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I was looking for ways to traverse a binary tree and came across things like Morris Traversal. Except I don't like the idea of modyfying my tree, nor use stack or recursion. Not finding other solution, I wrote my own algorithm. Basically it's depth-first search, but every node has counter of type integer indicating how many times the method traversed this node. Given every node has a parent and two children, this counter takes values from 0 to 2. Therefore the method executes 3 times for every node. Here's the code:

Node root;

public void Traverse() {
    Node node = root;
    while(node != null) {
        node = Get(node);
    }
}

Node Get(Node node) {
    Node child;
    if(node.Counter == 0) {
        child = node.Left;
    }
    else if(node.Counter == 1) {
        child = node.Right;
        System.Console.WriteLine(node);//display node
    }
    else {
        node.Counter = 0;//reset counter
        if(node.Parent != null) {
            node.Parent.Counter++;
            return node.Parent;
        }
        else {
            return null;
        }
    }
    if(child == null) {
        node.Counter++;
        return node;
    }
    return child;
}

My question: in what terms if any, this code is better than Morris traversal or using stack?

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  • 1
    \$\begingroup\$ Does this have any purpose or is it just for fun? \$\endgroup\$ – t3chb0t Oct 28 '18 at 7:16
  • \$\begingroup\$ Do you ask if tree traversal has any purpose? Then yes. \$\endgroup\$ – Suzuya Oct 28 '18 at 10:03
  • \$\begingroup\$ Not in general ;-) I'm pretty sure there are some good use cases - I'm rahter asking what you need this for? What is your exact use case? \$\endgroup\$ – t3chb0t Oct 28 '18 at 10:51
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    \$\begingroup\$ As for this exact code, It's rather prototype. I will be using modified version of this, where every node can have multiple nodes. It's for my navigation implementation in my program I'm writing for exercise, if that interests you d; \$\endgroup\$ – Suzuya Oct 28 '18 at 17:32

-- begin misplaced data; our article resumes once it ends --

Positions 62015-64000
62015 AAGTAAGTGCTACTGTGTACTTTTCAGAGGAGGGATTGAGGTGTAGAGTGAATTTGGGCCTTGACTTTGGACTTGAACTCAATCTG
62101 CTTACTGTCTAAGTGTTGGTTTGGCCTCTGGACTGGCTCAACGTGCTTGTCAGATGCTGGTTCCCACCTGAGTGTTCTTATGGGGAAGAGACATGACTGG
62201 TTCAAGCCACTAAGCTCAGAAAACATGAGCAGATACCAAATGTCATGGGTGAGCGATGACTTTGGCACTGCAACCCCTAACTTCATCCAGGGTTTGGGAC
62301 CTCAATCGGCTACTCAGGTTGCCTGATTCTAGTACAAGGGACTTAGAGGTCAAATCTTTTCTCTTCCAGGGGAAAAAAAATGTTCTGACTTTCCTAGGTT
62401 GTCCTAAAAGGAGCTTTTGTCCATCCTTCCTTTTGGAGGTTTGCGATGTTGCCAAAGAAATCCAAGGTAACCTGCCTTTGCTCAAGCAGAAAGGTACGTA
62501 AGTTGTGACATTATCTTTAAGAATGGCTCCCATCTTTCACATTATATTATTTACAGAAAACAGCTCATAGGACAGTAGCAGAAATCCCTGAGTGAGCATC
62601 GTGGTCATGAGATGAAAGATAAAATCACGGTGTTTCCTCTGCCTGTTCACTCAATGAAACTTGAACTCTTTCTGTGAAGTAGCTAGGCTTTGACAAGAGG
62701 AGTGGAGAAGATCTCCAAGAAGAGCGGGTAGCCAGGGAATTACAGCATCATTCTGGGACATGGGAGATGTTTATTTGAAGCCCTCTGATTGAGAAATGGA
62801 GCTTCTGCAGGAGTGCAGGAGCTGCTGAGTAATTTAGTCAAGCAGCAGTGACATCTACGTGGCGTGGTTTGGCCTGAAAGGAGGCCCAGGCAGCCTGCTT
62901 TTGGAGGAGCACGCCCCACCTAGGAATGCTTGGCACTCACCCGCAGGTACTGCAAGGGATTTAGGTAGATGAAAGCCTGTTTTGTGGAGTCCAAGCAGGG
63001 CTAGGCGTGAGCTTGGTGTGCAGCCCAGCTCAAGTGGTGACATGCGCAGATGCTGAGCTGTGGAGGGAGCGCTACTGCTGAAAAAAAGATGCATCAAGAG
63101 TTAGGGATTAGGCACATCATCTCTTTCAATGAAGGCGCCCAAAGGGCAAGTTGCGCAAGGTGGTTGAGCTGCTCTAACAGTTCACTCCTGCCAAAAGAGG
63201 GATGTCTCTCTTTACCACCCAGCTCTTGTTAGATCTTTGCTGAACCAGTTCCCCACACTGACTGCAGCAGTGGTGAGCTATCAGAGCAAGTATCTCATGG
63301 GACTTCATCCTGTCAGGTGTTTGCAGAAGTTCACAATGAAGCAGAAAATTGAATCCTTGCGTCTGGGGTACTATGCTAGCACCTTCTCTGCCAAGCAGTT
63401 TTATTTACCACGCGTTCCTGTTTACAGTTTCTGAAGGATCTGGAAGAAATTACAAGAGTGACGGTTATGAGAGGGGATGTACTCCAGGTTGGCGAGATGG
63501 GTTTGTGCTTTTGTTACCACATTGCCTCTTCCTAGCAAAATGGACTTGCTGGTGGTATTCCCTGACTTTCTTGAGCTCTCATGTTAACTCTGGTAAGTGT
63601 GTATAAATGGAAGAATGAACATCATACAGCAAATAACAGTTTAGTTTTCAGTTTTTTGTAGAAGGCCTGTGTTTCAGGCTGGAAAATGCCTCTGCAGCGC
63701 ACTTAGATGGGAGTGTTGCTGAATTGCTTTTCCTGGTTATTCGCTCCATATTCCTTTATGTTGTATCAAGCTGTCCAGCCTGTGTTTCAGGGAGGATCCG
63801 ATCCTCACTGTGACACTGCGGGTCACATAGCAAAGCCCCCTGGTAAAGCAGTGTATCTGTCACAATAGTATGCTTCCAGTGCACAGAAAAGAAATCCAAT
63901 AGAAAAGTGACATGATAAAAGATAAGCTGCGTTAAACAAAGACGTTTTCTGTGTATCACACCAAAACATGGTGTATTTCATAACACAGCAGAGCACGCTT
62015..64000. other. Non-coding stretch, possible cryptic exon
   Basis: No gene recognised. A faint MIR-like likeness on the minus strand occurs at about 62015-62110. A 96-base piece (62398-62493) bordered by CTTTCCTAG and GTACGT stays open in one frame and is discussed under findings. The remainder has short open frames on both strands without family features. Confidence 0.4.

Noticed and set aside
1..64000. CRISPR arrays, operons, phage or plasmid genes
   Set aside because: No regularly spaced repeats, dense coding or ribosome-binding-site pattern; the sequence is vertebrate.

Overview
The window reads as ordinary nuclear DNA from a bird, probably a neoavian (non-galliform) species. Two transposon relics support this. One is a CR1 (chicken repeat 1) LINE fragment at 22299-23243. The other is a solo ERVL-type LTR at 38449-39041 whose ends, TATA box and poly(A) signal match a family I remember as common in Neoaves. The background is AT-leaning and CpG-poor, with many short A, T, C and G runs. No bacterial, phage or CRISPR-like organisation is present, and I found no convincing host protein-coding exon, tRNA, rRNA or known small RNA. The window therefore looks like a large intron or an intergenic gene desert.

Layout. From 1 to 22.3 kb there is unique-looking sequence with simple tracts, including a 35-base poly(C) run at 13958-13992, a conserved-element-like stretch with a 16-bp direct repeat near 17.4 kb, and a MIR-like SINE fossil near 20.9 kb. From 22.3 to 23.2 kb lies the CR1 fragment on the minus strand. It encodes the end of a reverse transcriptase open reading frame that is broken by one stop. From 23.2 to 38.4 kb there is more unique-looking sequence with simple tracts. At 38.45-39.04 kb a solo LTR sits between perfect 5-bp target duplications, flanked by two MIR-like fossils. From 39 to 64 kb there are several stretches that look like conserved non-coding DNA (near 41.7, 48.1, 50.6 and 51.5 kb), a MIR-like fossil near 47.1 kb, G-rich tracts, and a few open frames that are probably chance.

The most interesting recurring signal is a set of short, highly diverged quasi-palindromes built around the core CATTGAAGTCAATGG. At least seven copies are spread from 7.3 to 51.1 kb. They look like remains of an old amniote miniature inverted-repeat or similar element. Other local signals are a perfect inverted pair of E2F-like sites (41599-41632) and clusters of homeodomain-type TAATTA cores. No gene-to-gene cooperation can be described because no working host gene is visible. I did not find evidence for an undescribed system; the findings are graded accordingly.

• \$\begingroup\$ Do you have a specific reason for not wanting to use recursion or a stack, other than just not liking it? \$\endgroup\$ – Pieter Witvoet Oct 29 '18 at 8:57
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Comparison

I don't think this approach offers any benefits compared to Morris traversal, a stack-based or a recursive approach:

  • Both this and Morris are modifying the given tree, which I consider to be a negative thing. You're not rearranging nodes like Morris does, but those counter fields still prevent simultaneous traversals. A recursive or stack-based approach does not have that limitation.
  • Adding an additional field to your Node class is 'intrusive', and it increases memory use even when you never traverse a tree.
  • Unlike the other approaches, yours requires nodes to have a reference to their parent.
  • In all the tests I've done (using trees of 100 - 100K nodes) this was consistently slower than Morris, which itself was slower than a recursive or stack-based approach.
  • In terms of how easy the code is to understand, I'd say it's similar to Morris, but both are more complicated than a recursive and stack-based approach.

I don't know why you don't like the idea of using recursion. It's actually a very natural approach when working with tree-like structures. It's easy to implement, fast, and doesn't modify the tree or require structural changes.

public void Traverse(Node node, Action<Node> visit)
{
    visit(node);
    if (node.Left != null)
        Traverse(node.Left, visit);
    if (node.Right != null)
        Traverse(node.Right, visit);
}

With recursion there's always a risk of stack overflow, but that should only be a concern when working with highly imbalanced trees.


Improved approach

Your approach can be modified so it no longer needs those counter fields. You've got the following states:

  • node.Counter == 0: Move to the left child.
  • node.Counter == 1: Move to the right child.
  • node.Counter == 2: Move back to the parent.

But you can also distinguish between these states if you only keep track of the previously visited node:

  • previous == current.Parent: Move to the left child.
  • previous == current.Left: Move to the right child.
  • previous == current.Right: Move back to the parent.

In terms of performance it's somewhere in-between recursive and Morris. It can also be generalized for nodes with a variable number of children. Still, it remains a relatively complicated approach.


Other notes

  • The root node should be passed to Traverse as an argument, not via a 'global' variable.
  • Get is a very undescriptive name. GetNextNode sounds better, except that it sometimes returns the same node (in a different state), so that name is slightly misleading. Maybe ContinueTraversal?
  • Get is only useful within the context of Traverse, so it can be made a local function.
  • Those counter values indicate specific states, so I'd use an enum instead of 'magic numbers'. Alternately, you could rename it to something like visitedChildNodeCount.
  • Hardcoding System.Console.WriteLine(node) isn't very flexible. Consider passing in the action to be performed as an Action<Node> argument.
  • Instead of writing if (condition) { ... } else { return null; }, I'd invert that to if (!condition) return null; ... to reduce nesting.
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  • \$\begingroup\$ I don't know why you don't like the idea of using recursion. - it's always a pain to debug this things ;-] \$\endgroup\$ – t3chb0t Nov 1 '18 at 10:06
  • \$\begingroup\$ Fair point. Still, the OP is already using a recursive data-structure, and when in Rome... ;) \$\endgroup\$ – Pieter Witvoet Nov 1 '18 at 10:18

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